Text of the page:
And so ends the first Lit Life blogging series!
I think I can call this one a success, no?
The major change that heaps of people picked up was the tone of the articles – absolutely nothing like Lit Life usually is!
In earlier drafts, I had myself in the articles – my own opinion, facts relating to my life etc – but then I took them out.
The tone was always more serious however.
I’d also like to say that the order of the posts had nothing to do with favoritism or anything – simply, it was whichever group responded first went first. I mean, I obviously couldn’t write a post with no replies!
Here is the complete run-down of the series:
As you might have noticed, that came straight from my new fab widget on the sidebar advertising the series.
And here are some random facts and tid-bits about the series and what it was like to write it:
· If you want to write a series like this, you probably shouldn’t try and organise it three days (and two being a weekend!) before you are due to start posting them. You can’t really expect people to answer that quickly (but most did so thank you!!)
· And a week after New Year’s on top of that. People are away. They won’t answer
· You really do need to look at all sides of the story to get the full picture (whoa, clichés galore there!)
· I am officially brain dead from all the research. I turned down volunteer work (but I did still honour previous commitments) and helping a friend on her website because I simply cannot digest any more information, and I needed to chain myself to the computer to finish it
· After being chained to my computer to get this done for days, it felt really weird to surface and go to the movies on Wednesday (apologises to my friend I went with as I was obsessively checking my emails the entire time)
· At some point, I just had to say enough was enough and post the damn article. Obsessing over minute details such as commas and whether I had enough quotes was only going to take me so far – and make me lose my mind!
· The exposure was definitely mounting through-out it. I had people, completely random, high-up in the literary world people, tell me they were reading it – and enjoying it! Wow!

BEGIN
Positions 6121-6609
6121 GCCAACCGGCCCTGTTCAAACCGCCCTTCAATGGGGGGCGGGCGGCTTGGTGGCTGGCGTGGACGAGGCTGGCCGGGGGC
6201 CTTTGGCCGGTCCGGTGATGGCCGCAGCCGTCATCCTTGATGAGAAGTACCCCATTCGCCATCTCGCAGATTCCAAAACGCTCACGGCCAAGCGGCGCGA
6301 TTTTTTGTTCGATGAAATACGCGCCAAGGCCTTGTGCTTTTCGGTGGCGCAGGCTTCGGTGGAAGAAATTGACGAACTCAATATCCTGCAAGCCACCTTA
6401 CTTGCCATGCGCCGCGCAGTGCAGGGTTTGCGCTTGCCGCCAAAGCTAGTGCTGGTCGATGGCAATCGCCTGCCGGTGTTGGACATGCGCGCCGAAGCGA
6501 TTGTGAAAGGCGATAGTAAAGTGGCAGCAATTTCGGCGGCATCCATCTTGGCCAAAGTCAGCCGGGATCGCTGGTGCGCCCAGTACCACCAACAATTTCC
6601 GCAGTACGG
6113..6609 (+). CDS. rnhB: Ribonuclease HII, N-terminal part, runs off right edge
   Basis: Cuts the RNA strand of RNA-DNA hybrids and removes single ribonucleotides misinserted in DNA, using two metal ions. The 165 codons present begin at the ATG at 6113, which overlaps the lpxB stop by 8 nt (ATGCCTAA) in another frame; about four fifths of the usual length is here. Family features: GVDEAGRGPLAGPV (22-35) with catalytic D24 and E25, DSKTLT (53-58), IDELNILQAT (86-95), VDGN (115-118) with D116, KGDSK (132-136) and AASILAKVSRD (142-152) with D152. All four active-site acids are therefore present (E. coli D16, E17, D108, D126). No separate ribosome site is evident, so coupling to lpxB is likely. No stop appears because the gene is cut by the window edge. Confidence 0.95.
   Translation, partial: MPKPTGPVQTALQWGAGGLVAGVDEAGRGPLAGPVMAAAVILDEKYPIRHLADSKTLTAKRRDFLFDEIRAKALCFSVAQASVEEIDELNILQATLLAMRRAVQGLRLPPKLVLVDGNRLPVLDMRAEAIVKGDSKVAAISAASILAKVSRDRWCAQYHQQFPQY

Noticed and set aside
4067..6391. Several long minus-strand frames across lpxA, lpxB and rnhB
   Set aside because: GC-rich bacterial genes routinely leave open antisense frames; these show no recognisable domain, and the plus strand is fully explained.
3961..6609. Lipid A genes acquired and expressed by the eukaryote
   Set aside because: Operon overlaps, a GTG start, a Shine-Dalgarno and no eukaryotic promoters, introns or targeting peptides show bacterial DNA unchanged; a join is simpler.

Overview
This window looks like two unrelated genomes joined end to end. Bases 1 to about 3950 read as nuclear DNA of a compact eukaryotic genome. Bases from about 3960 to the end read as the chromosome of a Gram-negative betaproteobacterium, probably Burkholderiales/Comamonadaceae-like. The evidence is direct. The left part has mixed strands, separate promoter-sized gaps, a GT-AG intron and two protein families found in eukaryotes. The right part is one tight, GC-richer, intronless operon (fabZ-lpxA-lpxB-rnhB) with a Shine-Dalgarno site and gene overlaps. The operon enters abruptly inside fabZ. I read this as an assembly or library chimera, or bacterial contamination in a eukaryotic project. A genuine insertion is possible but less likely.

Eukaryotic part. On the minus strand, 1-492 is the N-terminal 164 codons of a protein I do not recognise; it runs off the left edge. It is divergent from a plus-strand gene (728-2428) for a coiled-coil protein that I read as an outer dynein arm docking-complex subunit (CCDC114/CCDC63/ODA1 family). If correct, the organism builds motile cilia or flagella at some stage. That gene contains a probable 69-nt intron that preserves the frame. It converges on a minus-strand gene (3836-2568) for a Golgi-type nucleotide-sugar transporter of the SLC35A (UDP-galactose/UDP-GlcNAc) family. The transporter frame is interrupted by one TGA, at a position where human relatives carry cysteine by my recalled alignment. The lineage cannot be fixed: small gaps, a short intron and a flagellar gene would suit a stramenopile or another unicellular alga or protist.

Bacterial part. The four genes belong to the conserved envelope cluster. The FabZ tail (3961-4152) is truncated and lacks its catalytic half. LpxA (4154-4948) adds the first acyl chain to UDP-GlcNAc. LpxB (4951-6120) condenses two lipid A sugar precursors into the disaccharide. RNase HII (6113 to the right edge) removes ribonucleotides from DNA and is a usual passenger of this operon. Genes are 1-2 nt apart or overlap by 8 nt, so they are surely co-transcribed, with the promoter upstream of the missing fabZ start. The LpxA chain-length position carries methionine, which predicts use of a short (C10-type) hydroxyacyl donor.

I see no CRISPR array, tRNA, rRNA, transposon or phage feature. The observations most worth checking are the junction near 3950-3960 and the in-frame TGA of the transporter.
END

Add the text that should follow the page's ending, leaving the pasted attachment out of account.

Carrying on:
· I went to bed at – on average – two am every night. Although I couldn’t sleep for ages after as my mind just kept ticking
· After the first publishing house knocked me back, I emailed back and grovelled for ‘any little old comment’. I got a swift reply basically saying ‘no means no’. I didn’t do that again
· I felt really, really nervous before each post went up. I was nervous as to what people would think, if I’d done a good job, if I’ve mis-quoted someone… the list went on
· I experienced all emotions while writing the series: joy, laughter, excitement, butterflies in stomach, tears
· I had a list of form questions for each group, and emailed these out accordingly. For some of the questions, it said, for example, “What are Bunnings doing to lower the prices of hard ware?” and twice I forgot to replace the ‘Bunnings’ from the old one to the new company I was emailing. Whoops!
· Once I finished a post, I sent it to my close friend Amy for an Amy-edit – she proofs, tells me when I’m rambling too much and gives general advice. She knows my weaknesses and fixed any problems. That was priceless. Amy, words are kind of useless in describing what that meant to me, and how much you mean to me in general. I love you, chick
· Believe it or not, a lot of thought went into what time I should post the series. Usually I just post whenever I write posts (or in terms of when I pre-write, a random time plucked out of thin air). But this time, it was different, and so it required thought. Amy and I discussed this in-depth before we decided that 12:30pm was a good time, as office workers would be starting to go on lunch. I also thought of those people who check their emails and blogs early in the morning (like Amy herself does) but I was then worried that they’d miss my pre-series post, which I posted on the weekend – after telling everyone I wouldn’t be posting on the weekend. So I wanted to make Monday’s post a little later than usual, around 2pm. See, a lot of thought goes into this!!!
· I can’t even begin to express how much I’ve learnt from this series. I really wish when a topic like this arises that someone, anyone, takes the time to examine it from everyone’s point of view but alas I know that isn’t feasible
· The people who came out of the woodwork answering my call-out for opinions was amazing, particularly the person who said they read my blog ‘religiously’ – COME ON!!!!
· I really grappled with naming-and-shaming the publishers who knocked me back. I once read an interview with Nicole Richie in Cleo or Cosmo, and the journalist printed the list of questions that Nicole refused to answer – that spoke volumes, more so than the questions she did answer
· In the end I decided not to name them (but I also sort of figured that people involved in this publishing world would gather who refused to answer anyway…)
· My all-purpose cure for when I got stuck: dancing like a maniac around my bedroom, singing loudly
· I think most of all, I’ve learnt it doesn’t hurt to ask. You’re going to get knocked back, and sometimes it won’t be personal. And, you know, that’s all about being a journalist – asking questions people don’t want to answer
· And as for the immediate future, I’m going to write blog posts that don’t require me to think so much!!!
And so, this is the part where you all tell me how you liked the series.